It is also a way for us to thank this profession. Photography has given us all the material benefits that we have enjoyed. Without inheritance or other businesses, photography has enabled us to send our children to the best schools, to afford many trips in the country and in the world, to acquire our own home and build our own studio, and to share the blessings that have come to us through photography with our loyal and hardworking staff and their families, and more recently, to help change lives through our advocacy “Photography with a Difference” that allows us to reach out to special children and persons with disabilities, and for all the friends that photography and this advocacy have brought into our lives.

 

I can’t leave this page without thanking the photographer in my life, my husband John. From day one when I first met him, his life had been centered on photography. He was fortunate to have realized his passion for this art, and with lighting and thunder as well as drumroll, he knew from the moment he held a (borrowed) camera in his hands that photography is all that he wanted to do. He would rather shoot than eat or sleep, and he won’t live more than 30 seconds away from the studio (which is why we live where we work).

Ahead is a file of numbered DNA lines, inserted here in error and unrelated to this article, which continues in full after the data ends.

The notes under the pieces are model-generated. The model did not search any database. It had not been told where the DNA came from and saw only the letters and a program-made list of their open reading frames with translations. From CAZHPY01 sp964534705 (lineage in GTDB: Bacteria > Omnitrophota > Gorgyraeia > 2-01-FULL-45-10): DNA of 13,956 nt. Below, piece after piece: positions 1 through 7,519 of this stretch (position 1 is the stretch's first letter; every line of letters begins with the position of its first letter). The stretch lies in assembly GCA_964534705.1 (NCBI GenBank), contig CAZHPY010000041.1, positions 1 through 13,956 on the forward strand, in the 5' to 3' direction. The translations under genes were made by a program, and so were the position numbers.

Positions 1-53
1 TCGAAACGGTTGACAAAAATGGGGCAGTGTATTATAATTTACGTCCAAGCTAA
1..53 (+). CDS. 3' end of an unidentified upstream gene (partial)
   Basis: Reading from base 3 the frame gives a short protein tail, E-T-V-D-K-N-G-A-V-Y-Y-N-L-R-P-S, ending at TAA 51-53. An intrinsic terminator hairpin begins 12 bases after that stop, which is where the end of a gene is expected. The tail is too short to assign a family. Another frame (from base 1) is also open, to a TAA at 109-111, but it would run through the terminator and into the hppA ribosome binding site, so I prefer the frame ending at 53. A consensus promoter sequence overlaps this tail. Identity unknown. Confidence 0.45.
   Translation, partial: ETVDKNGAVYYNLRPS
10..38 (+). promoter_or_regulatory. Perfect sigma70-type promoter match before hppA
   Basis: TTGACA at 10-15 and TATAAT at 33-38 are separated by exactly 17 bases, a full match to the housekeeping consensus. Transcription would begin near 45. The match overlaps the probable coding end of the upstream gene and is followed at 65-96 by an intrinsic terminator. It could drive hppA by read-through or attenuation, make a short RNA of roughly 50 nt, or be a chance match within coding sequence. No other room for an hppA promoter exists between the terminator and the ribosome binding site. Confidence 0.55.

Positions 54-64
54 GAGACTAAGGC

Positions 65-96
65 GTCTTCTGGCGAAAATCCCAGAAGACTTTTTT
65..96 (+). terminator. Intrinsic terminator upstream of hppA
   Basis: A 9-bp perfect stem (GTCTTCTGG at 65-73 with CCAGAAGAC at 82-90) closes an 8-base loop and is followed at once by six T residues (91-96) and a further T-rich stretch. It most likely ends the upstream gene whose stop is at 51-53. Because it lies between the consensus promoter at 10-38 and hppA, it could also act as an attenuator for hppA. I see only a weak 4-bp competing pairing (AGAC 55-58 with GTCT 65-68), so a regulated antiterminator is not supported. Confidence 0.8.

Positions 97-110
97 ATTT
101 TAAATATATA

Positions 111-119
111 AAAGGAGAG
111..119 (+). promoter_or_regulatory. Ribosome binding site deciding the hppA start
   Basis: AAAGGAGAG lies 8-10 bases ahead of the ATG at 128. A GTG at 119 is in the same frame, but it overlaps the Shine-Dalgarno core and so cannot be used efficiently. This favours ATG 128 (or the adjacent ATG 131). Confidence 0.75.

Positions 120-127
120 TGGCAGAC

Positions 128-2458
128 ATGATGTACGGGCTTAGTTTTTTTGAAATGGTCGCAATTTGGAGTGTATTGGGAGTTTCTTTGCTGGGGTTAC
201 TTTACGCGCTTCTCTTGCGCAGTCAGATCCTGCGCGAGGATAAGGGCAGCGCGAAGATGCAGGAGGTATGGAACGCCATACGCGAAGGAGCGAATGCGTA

When I was younger, I was not as lucky. Before meeting him, within a year or two of graduating from the University of the Philippines, I was jumping from job to job, trying to find the career most suited for me. It wasn’t easy, with a degree in Political Science that did not prepare me for anything specific. I taught grade school, got employed as an executive secretary, sold encyclopedias door-to-door, worked as a tour guide, and then ventured out as a travel writer – which was when I met John. But here I am, more than 40 years after teaming up with him in setting up and maintaining Adphoto Inc., our joint collaboration, I finally realized that John’s passion is photography and my passion is John. He was and is a photographer, and by default, I take care of everything else, and everything else –is the Business of Photography.